C57BL/6 mice were kept under specific pathogen-free conditions in isolators and fed autoclaved food and water ad libitum at the central animal facilities of the University of Ulm. In a given experiment, mice were age- and sex-matched. Previous studies on in vivo plasmid stability showed that all r-S. typhimurium SL7207 strains still harbored their pMOhly1-based plasmids by day 21 post infection (p.i.) . C57BL/6 mice at 8–10 weeks of age were immunized per os (p.o.) three times with 5×109 bacteria per 200 ml PBS or intravenously (i.v.) with a single dose (5×105 bacteria) of r-S. typhimurium p30 or control strains at 5 day intervals. Ten weeks after the last injection, vaccinated mice were completely cured of r-S. typhimurium SL7207 infection, as verified by colony forming units (CFU) analysis on brilliant green Salmonella selective agar (Difco). At day 120 after the last vaccination, these mice were challenged i.v. with 106M. tuberculosis H37Rv bacteria. For control purposes, C57BL/6 mice were immunized i.v. with 106 BCG microorganisms for 120 days and challenged together with the group of animals which had received the r-Salmonella strains previously. At the indicated time points p.i., lung, liver and spleen of these mice were removed and homogenized with a lab blender (Seward Medical, London, UK). M. tuberculosis bacteria were enumerated by plating serial 10-fold dilutions in PBS on Middlebrook agar plates (Difco) supplemented with 10% OADC enrichment (Difco). After 3–4 weeks of incubation at 37°C, mycobacterial colonies were counted.
Stimulation in vitro and IFN-γ and tumor necrosis factor (TNF) production
At the indicated time points p.i., animals were killed and spleens removed. Single—cell suspensions were prepared in Iscove's modified Dulbecco's medium (IMDM) (Seromed, Berlin, Germany) supplemented with 10% FCS (Boehringer Mannheim, Mannheim, Germany), 2 mM glutamine, 100 U ml−1 penicillin/streptomycin (Gibco, Paisley, UK) and 1 µg ml−1 indomethacin (Sigma, St. Louis, MO, USA) (complete IMDM). Cells were seeded into 96-well plates (Nunc, Roskilde, Denmark) at the final concentration of 2×105 per well and cultured at 37°C in 7% CO2 in air. Cells were stimulated with the following mycobacterial antigen preparations (1 µg ml−1): (i) M. tuberculosis PPD (obtained from the Statens Serum Institute, Copenhagen, Denmark) diluted in PBS and (ii) freeze-dried M. tuberculosis H37Ra (obtained from Difco) suspended in IMDM. After culture for 3 days, cell supernatants were removed, sterile-filtered and frozen at −20°C until IFN-γ detection by enzyme-linked immunosorbent assay (ELISA). All experimental groups were analyzed in triplicate. IFN-γ was determined by double-sandwich ELISA using the monoclonal antibodies R4-6A2 and AN18-17.24, which recognize different epitopes of the cytokine as described . Murine r-IFN-γ (generous gift of Dr. G. Adolf, Ernst Boehringer-Institut für Arzeneimittelforschung, Vienna, Austria), with a specificity of 107 U mg−1, was diluted in complete IMDM to obtain a standard curve. The detection limit of the ELISA was 0.05 U ml−1 IFN-γ. TNF was measured in a cytotoxicity assay using a L929-TNF-sensitive cell line . Due to the use of the same TNF receptors (TNFR-I and II) for binding of TNF-α as well as TNF-β on the cell surface of L929 cells, this assay does not discriminate between both types of TNF. Nevertheless, murine r-TNF-α, specificity 8.3×107 U mg−1 (Genzyme), was used to obtain standard curves. Absorbance obtained by ELISA or bioassay was analyzed using the SpectraMax equipment (molecular Devices, Sunnyvale, CA, USA). Quantification of IFN-γ and TNF concentrations was done with SoftmaxPro software (Molecular Devices).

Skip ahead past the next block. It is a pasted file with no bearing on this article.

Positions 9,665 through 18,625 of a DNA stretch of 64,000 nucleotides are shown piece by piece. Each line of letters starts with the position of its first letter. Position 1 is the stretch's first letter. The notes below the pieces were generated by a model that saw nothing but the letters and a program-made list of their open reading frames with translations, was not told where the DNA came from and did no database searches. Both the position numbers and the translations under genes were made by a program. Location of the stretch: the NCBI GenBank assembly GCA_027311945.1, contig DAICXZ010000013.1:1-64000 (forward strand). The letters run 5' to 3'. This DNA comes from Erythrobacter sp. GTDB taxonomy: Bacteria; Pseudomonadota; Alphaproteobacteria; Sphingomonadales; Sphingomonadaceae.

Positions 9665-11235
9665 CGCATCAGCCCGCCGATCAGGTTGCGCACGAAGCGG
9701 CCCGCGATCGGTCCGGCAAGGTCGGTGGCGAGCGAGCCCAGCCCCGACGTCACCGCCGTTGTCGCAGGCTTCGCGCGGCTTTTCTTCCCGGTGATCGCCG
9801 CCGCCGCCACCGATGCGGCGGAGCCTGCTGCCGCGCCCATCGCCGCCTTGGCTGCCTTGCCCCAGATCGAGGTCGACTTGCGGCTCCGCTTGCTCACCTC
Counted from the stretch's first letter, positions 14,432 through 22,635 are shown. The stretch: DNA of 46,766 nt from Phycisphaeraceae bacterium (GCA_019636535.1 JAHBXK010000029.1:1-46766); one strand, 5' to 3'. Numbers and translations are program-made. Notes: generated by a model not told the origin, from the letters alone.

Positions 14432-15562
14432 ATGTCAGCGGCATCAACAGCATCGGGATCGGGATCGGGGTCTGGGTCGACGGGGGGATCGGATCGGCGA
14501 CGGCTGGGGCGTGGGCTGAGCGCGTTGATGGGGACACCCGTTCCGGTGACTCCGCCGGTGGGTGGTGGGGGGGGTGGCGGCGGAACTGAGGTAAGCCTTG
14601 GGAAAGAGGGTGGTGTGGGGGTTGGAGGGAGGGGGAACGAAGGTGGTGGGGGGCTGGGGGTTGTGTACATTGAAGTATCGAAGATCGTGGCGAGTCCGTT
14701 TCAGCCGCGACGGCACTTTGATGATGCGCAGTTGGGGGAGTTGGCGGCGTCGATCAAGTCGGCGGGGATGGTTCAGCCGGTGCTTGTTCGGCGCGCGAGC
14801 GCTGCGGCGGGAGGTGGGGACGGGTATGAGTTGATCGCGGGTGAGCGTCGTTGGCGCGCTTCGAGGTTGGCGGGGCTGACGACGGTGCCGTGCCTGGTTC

The attenuated S. typhimurium aroA SL7207 strain combined with the HlyB/HlyD/TolC export machinery of hemolytic E. coli isolates was used for delivering p30 of BCG as a secreted 63–kDa fusion protein. S. typhimurium p30 microorganisms were constructed, which harbored the pAg85Bs secretion vector encoding the p30 fusion protein (Fig. 1A). This p30 polypeptide consists of the N-terminal 44 residues of listeriolysin-HlyA encoded by pILH-1, followed by 14 random amino acids and the complete p30 sequence with 322 residues of pAB261 (MedImmune, personal communication; ) and ending with three linker residues and 190 amino acids of HlyA encoded by plasmid pANN202-312 downstream of the BglII site at position 3811  (Fig. 1B). The 63-kDa p30 fusion protein is detectable in the supernatant of r-S. typhimurium p30 by immunostaining with affinity-purified rabbit anti-peptide p30 antibodies (Fig. 1C). This formally proves export of p30 by the r-S. typhimurium p30 antigen delivery system and suggests that the antigen is readily available for immune recognition.